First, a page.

Quebec Living: List of tax benefits and programs of having a child
You can go to La Place 0-5 and check out all the daycares, they have a list of almost all of them.
You have two major categories of daycares:
- Fully subsidized – The province pays for most of it and the parents pay only $7/day (will increase soon)
- Private – which is subsidized by the government on a tiered income basis
Fully subsidized daycares might go up to $9 – $12/day and you can be of any income level to benefit from this.
Private daycares are around $50 – $65/day, and you can get reimbursed by the province of Queebc on a tiered income basis. The more money you make, the less you get back. There’s a whole chart here.
If you use cloth diapers, you can get $100 back, reimbursed for the amount you spent buying those cloth diapers.
This site (Subvention Couches Lavables) outlines what you need to do to get the money back.
REGISTERED EDUCATION SAVINGS PLAN (RESP)
An RESP works a lot like an RRSP, you can save money in the plan and let it grow tax-free until it’s withdrawn and in this case, it will be at the time of education.
The RESP can be withdrawn upon to pay for things like rent while at school and so on, so it isn’t just strictly for tuition and books. You will need to show proof however, that it’s related to education.
It is not all lost if your child decides not to go to school.
You can roll it back into your own personal retirement funds (RRSP) if they don’t use the money if you have room available.
I believe you can also pass it on to your other kids.
I don’t think an RESP encourages children to become professional students.
I’m not saving any money in the RESP that is specifically mine, I am saving everything that Baby Bun gets from the government on his behalf.
The maximum that can be saved in an RESP is $50,000, and growing tax-free it may reach $100,000.
They estimate that a 4-year education will reach about $100,000 with living expenses, tuition, books, computers and so on.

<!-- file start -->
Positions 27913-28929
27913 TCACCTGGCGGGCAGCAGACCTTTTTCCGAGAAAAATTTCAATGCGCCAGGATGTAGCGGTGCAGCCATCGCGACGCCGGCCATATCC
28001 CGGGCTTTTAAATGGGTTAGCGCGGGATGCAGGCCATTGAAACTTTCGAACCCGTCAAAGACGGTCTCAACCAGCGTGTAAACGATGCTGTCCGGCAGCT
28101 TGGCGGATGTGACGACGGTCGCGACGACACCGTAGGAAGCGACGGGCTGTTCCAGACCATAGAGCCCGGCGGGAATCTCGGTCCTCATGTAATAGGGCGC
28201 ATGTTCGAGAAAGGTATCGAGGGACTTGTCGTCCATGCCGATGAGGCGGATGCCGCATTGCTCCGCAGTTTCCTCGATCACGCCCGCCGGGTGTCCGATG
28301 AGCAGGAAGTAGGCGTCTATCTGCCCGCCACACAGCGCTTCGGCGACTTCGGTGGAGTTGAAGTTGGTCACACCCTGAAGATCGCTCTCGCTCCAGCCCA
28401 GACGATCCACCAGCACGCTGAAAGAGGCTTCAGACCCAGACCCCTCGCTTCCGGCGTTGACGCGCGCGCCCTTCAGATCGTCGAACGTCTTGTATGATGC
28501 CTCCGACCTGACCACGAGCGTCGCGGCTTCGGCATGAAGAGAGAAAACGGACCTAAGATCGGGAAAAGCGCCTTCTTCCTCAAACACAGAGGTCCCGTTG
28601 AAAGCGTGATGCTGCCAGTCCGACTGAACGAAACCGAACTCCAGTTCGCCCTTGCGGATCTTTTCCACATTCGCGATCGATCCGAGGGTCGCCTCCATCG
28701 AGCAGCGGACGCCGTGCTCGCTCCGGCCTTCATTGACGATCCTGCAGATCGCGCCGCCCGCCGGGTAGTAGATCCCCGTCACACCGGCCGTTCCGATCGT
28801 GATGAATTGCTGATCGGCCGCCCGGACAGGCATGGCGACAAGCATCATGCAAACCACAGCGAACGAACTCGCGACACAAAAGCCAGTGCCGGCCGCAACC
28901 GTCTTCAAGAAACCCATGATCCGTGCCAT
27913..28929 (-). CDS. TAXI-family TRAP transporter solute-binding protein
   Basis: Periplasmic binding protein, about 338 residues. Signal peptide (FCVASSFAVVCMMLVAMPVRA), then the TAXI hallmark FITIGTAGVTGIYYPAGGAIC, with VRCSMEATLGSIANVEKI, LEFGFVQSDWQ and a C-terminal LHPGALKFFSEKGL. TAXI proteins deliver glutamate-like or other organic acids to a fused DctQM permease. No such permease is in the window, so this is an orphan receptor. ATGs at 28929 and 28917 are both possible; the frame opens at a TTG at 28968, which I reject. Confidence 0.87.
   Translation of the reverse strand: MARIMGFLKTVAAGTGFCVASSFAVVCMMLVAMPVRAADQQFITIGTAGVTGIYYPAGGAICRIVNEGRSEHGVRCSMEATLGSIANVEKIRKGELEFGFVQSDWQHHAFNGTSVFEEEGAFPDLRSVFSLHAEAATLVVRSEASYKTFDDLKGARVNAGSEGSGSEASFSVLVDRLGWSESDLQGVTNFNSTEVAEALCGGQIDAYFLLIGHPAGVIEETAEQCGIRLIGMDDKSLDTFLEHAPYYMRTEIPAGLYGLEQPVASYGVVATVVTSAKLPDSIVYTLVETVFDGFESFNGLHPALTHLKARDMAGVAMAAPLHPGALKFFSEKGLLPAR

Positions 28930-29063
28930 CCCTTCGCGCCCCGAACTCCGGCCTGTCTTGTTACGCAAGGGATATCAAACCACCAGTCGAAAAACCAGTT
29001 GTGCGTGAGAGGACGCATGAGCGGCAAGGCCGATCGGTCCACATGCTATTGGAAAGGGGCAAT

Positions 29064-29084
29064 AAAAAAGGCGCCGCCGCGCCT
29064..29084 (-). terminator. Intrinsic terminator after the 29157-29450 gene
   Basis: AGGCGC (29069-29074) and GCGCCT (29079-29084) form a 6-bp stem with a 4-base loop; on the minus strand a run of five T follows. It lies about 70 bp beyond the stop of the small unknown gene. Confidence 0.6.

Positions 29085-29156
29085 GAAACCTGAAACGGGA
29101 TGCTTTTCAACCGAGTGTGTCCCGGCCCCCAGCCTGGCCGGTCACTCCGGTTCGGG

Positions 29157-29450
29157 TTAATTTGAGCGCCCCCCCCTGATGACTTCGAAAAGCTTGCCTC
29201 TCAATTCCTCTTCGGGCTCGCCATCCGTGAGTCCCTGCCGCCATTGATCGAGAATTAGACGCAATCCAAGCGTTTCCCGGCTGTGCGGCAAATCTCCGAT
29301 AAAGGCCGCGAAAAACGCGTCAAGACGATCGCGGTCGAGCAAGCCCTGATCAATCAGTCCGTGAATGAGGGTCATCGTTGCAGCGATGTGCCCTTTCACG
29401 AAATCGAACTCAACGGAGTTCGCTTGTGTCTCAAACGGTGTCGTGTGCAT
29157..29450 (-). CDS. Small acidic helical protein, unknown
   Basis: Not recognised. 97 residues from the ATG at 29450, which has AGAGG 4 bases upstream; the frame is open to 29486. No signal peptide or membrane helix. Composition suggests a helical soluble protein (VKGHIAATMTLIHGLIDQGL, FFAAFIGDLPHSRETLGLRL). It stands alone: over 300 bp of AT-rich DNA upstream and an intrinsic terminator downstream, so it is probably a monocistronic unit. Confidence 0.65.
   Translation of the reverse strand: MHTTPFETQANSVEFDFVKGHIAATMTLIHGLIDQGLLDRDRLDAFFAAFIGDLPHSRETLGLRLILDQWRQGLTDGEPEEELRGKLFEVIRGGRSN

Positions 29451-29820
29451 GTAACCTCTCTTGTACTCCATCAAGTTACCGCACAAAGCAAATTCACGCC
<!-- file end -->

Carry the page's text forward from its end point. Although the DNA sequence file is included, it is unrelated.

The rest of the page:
To me, it’s his money so at the end when he has $50,000 maxed out, he is going to do with it as he wishes (with our guidance of course).
CANADA EDUCATION SAVINGS GRANT (CESG)
To maximize the CESG (a grant from the government of Canada), you need to deposit $2500/year into an RESP.
The CESG gives you 20% of what you’ve deposited, to a max of $500 a year, which is why $2500 maxes out this CESG.
You can get $7200 in maximum grant money over the course of the RESP.
QUEBEC EDUCATION SAVINGS INITIATIVE (QESI)
Similar to the CESG, to maximize this QESI, you need to deposit $2500/year into an RESP.
The QESI gives you 10%, to a max of $250 a year.
You can get $3600 in maximum grant money over the course of the RESP.
CANADA LEARNING BOND (CLB)
No contributions are required.
You get $500 in the first year and $100 each following year until the child turns 15.
You can get $2000 in maximum grant money over the course of the RESP.
UNIVERSAL CHILDCARE BENEFIT (UCCB)
You get $100 a month for every child under the age of 6.
CANADA CHILD TAX BENEFIT (CCTB)
This is calculated by how much money you make each month (as a couple / household). The more you make, the less you get, and vice versa.
REGIE DES RENTES CHILD ASSISTANCE BENEFIT
Regies des rentes gives money to couples / household based on the income earned much like the Canada Child Tax Benefit (CCTB). The more you make, the less you get and vice versa.
You already know my jealousy about the affordability of your daycares, now I’m a little jealous of the cloth diaper thing. 🙂
Emily @ Simple Cheap Mom
I hadn’t heard about the $100 for cloth diapers, that’s pretty cool! As someone who lives across the river from Quebec, I hear a lot of jealousy about the Quebec daycares from my working parent friends!
Oops, I’m wondering if you have a typo regarding UCCB? Isn’t it $100 per MONTH per child (not per year as you typed)?
Anne @ Money Propeller
The cloth diaper one is a surprise to me! That’s pretty neat. If only the government could lay this stuff out as nice and orderly as you have.